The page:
12 Things Immigrants Made That Americans Use Every Day

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Immigrants brought us all these useful everyday things. You don’t really want that wall or that ban, do you, America?

With so much effort expended by our new executive administration on banning foreign immigrants from entering America, we may be seduced into historical amnesia — into forgetting that we are, truly, a nation of immigrants.

President Donald Trump, an orange-faced man who is all for immigration when it comes to choosing a wife, may have forgotten this uniquely American historical fact. Thus, it’s up to the media — us — to give him and everyone else a friendly reminder of how indispensable immigrants — past, present, and future — are to the growth and preservation of American economic ingenuity.

Here are 12 things made by immigrants that Americans use every day.

1. Portable Flash Drive


You may find this difficult to believe, but there was a time when we used floppy disks and CD-ROMs to save documents and dub music. That time is long gone, and it’s thanks to Israeli immigrant Shimon Schumeli, who invented the portable USB flash drive and revolutionized the way we store information.

2. ATMs


Next time you stop at an automated teller machine to deposit or withdraw some money, be sure to remember this person: Luther George Simjian. Although ATMs were used primarily by prostitutes and gamblers in their earliest incarnation, they have become so mainstream that there’s practically one on every corner in the United States. Simjian registered 20 patents on them.

3. Rechargeable Batteries


Speaking of renewable energy, Indian inventor Samar Basu invented the rechargeable battery. Which you should be using more often, since they’re better for the environment.

Related: Yes, It Is A Muslim Ban. Here’s Why That’s Bad News for America

4. Yahoo!


Next to Google, Yahoo! is arguably the most popular and recognizable web search engine to have ever been conceived. The mind behind it is Taiwan immigrant Jerry Yang, who co-founded Yahoo! Inc. in 1995. Currently, Yahoo receives 900 million monthly visitors.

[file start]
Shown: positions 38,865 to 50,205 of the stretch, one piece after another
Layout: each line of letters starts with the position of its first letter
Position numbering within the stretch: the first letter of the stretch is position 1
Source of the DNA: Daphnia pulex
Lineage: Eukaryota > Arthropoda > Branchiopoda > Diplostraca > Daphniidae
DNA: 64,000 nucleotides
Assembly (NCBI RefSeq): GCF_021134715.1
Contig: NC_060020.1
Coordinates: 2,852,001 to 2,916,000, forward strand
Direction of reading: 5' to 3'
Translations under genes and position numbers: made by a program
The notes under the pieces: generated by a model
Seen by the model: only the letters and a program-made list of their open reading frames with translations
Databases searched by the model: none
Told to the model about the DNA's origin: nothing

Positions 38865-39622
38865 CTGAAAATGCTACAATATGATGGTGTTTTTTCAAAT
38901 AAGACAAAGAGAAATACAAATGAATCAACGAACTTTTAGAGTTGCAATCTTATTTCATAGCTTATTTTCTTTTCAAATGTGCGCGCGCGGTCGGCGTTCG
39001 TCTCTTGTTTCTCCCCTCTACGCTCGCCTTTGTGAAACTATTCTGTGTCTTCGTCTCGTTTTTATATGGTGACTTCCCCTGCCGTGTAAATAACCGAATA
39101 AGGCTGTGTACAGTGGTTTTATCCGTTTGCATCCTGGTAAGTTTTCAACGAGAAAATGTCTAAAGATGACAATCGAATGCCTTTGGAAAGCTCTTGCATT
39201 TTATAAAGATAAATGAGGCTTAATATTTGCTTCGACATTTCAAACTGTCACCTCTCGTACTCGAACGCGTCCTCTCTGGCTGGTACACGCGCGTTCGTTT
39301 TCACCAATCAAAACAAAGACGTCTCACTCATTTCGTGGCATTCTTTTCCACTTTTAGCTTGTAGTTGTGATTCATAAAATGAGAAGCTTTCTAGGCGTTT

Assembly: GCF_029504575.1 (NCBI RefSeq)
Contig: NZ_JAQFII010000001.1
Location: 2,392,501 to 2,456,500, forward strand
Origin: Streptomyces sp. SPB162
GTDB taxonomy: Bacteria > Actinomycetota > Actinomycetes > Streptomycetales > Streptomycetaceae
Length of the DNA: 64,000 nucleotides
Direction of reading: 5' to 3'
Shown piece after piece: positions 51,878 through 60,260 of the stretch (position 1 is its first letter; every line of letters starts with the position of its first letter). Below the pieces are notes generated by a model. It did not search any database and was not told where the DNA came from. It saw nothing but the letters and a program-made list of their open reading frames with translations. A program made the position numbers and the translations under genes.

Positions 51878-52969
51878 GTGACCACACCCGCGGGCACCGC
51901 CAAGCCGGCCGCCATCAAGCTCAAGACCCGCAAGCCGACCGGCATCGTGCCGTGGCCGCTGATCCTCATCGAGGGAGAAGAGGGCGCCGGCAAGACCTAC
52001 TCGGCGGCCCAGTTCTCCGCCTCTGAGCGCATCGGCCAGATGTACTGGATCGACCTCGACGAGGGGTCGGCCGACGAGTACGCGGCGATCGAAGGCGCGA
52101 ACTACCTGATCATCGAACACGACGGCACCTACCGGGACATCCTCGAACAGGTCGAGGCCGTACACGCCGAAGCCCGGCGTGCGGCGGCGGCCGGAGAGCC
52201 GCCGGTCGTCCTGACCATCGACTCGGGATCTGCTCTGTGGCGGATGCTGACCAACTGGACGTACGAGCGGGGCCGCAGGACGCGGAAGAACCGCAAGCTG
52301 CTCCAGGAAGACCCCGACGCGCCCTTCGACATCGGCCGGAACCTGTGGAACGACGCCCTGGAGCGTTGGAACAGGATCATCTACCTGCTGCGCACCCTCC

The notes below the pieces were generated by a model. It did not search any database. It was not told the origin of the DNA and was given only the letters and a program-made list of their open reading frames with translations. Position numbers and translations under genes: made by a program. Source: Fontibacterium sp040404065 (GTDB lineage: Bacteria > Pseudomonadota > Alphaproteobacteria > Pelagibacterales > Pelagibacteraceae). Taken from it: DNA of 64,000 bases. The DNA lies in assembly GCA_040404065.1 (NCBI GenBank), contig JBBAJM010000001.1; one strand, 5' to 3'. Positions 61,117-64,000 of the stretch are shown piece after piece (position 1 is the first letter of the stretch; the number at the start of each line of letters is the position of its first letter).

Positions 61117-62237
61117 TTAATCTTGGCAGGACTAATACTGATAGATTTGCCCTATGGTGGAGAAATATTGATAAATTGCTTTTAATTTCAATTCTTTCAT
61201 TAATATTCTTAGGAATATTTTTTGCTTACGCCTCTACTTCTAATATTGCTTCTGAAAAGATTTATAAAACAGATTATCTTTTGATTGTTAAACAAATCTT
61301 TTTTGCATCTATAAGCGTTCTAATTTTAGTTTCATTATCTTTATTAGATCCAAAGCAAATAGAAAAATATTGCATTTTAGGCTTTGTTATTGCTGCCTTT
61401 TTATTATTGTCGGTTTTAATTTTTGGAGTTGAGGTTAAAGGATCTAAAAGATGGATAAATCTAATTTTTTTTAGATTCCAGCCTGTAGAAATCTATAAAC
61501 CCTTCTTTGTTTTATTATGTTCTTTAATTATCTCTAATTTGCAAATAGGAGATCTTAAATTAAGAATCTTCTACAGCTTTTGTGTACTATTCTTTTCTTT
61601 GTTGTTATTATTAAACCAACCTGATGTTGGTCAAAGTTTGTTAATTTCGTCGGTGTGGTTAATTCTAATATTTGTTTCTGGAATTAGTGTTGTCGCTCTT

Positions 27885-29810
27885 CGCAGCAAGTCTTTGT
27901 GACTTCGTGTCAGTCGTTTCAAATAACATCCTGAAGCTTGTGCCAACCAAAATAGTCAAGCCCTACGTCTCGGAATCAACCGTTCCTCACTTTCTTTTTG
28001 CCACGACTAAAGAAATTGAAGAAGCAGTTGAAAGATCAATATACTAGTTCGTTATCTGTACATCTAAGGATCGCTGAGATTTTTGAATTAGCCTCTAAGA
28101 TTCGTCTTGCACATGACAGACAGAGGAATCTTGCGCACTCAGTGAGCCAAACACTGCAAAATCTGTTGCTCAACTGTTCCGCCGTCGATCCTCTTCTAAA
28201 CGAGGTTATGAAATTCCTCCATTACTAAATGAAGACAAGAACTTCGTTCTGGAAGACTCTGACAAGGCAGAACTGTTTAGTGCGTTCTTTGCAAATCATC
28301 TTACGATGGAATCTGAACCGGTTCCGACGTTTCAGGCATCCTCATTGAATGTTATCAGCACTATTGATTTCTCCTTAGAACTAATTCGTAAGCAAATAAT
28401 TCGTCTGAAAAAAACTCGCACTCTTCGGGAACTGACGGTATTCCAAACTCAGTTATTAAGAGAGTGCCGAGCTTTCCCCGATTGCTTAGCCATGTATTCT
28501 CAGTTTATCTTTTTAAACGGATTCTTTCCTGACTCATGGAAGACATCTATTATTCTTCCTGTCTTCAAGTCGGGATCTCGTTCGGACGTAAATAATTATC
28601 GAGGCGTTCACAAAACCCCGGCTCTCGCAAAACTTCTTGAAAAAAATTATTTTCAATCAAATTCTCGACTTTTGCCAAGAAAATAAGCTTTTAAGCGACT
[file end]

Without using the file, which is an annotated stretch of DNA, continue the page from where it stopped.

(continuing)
5. Radios


Imagine having to go through life without music (I’m listening to Flying Lotus as I type these words). Impossible, right?! Good thing Ernst F. Alexanderson opted to emigrate to the U.S. to work for General Electric, team up with Reginald Fessenden, and transmit the first human voices across the airwaves in 1906.

6. YouTube


Busy wasting away the drudgery of a 9-to-5 surfing YouTube videos? Shout out to German immigrant Jawed Karim and Taiwan computer programmer Steve Che for making that possible.

7. Basketball


Americans live and breathe basketball. Which means they should live and breathe for the legacy of the man responsible for the sport’s existence, Canadian immigrant and physical educator, James Naismith. Right?

8. Jeans


If you’re wearing a pair of jeans right now and you’re one of the ones saying “America has an immigration problem,” you should probably strip down to your underwear. You’re rocking the result of German immigrant Levi Strauss’s imagination.

9. Telephones


Modern communication hasn’t been the same since the telegraphic wonder called the telephone, invented by Scotsman Alexander Graham Bell, altered our world.

9. Budweiser


It’s as useless to attempt to disentangle Budweiser from American sports as it is to disassociate America’s sports beverage of choice from the creative consciousness of German beer connoisseur Adolphus Busch. No wonder the NFL devoted a commercial to his story during last year’s Super Bowl.

10. The Contraceptive Pill


The next time a conservative says that Mexicans procreate uncontrollably, I’m going to throw this man’s name in their face: Luis Mlramontes, a Mexican chemist who invented the first-ever contraceptive pill in 1956.

11. The Pen


Argentinian László József Biró gave us the pen and pretty much bequeathed to the human race the secret to immortality: the written word.

12. Airplanes


The Wright Brothers weren’t the only ones who made contributions to the invention of the airplane. Alberto Santos-Dumont, a Brazilian innovator, flew his own model in 1906.